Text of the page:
1 large egg, lightly beaten

Freshly ground black pepper

70g all-purpose flour

1/2 teaspoon baking powder

2 tablespoons ricotta

Olive or another oil of your choice, for shallow frying

Grate the zucchini or shred in a food processor into ribbons. Then mix through a teaspoon of course salt and place in a colander or sieve over a bowl with a weight on top to squeeze out the liquid (add extra pressure yourself to help squeeze out even more). Alternatively, place in a cheesecloth, tie and squeeze. Removing as much liquid as possible is vital to the mixture holding.

Then combine the rest of the ingredients with the zucchini in a bowl adding a little more salt if desired. When well mixed, leave in the fridge until ready to fry.

To fry, I used a cast iron skillet and poured a thin layer of oil in the bottom. Heat the oil over a medium heat and add a large spoonful (a serving spoon) of the mix to the pan, then flatten slightly with the back of the spoon. Leave for around two minutes before turning over with a spatula to fry for another couple of minutes or until lightly browned.

14 comments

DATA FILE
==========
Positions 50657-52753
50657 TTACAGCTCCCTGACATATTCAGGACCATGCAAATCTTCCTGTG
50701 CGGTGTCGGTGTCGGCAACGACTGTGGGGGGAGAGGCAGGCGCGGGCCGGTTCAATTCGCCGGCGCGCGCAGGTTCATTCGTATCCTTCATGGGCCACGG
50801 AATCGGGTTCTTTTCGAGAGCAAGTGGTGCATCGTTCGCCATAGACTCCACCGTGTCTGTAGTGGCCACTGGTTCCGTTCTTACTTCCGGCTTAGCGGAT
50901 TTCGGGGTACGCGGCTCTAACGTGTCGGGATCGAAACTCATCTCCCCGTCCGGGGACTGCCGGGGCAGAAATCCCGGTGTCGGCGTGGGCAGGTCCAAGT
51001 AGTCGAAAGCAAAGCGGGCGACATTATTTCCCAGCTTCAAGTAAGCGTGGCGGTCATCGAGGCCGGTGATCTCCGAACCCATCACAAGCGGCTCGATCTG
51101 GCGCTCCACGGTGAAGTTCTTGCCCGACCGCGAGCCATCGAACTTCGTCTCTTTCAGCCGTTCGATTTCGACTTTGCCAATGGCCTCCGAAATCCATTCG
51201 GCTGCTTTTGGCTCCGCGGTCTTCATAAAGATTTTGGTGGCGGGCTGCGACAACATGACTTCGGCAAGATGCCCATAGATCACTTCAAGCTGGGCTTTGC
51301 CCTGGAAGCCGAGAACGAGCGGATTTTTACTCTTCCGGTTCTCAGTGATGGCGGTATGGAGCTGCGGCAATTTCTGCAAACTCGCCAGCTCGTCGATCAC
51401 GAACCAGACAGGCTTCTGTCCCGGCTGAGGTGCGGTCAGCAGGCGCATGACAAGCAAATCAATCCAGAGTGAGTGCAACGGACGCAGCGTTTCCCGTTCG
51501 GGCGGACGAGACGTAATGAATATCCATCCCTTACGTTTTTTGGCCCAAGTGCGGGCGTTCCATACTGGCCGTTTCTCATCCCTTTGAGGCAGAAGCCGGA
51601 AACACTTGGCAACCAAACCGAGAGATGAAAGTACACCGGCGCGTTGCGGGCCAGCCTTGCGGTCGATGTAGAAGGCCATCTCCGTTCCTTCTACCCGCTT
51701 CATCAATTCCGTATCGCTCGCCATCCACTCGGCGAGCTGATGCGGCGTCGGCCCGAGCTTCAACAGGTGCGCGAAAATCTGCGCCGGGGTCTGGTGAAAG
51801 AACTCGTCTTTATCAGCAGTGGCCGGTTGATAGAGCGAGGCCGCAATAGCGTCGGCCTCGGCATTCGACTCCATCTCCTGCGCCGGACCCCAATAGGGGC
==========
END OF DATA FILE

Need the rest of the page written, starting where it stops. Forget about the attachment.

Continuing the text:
1. What a lovely dish! Cooking rabbit is a tradition not only in Ischia, but also in Sicily. One might think that rabbit is not a typical dish of the islands but a dish that would be prepared in the mainland. Just imagine how rich is the culinary culture of Ischia that even rabbit is cooked there(besides all the delicious seafood).

    1. So true, I definitely need to eat my way around the Islands. It is strange and a shame that in the UK it isn’t a more popular meat, after all it is so versatile and economical.

  2. Agi's Farmhouse Kitchen · · Reply

    Thank you for another way to cook rabbit. We have rabbit farms here in Vermont so it’s relatively inexpensive. And I’m going to make the zucchini fritters tonight, my garden is producing them like mad!

    1. How did the fritters turn out? I’m glad to be of service, I’ve got another rabbit dish I’ll cook when I’m back to the UK so keep an eye out!

  3. WOW –looks yummy! I’ll have to give this a try.

    1. please do, it is so satisfyingly simple.

  4. Beautiful dish! The rustic warmth of the rabbit stew marries so well against the vibrant green of the zucchini. What an amazing food journey you’re currently having, looking forward to hearing of those spicy tales of India & beyond!

    1. Thank you so much. Some seriously spicy and exotic tales to be told on my return!

  5. that looks absolutely delicious…

    1. thank you, very different to all the amazing Indian food I have been eating for the past week! Just completed the ‘Golden Triangle’ now heading North of Delhi to the Corbett and then Amritsar and Daramshala.. cannot wait. Having an amazing experience so far.

      1. good to know that you are enjoying Indian food…please don’t forget to post the photos when you get back to your home

  6. this looks wonderfully tasty! beautiful photos!

    1. thank you very much!

  7. Delicious looking rabbit.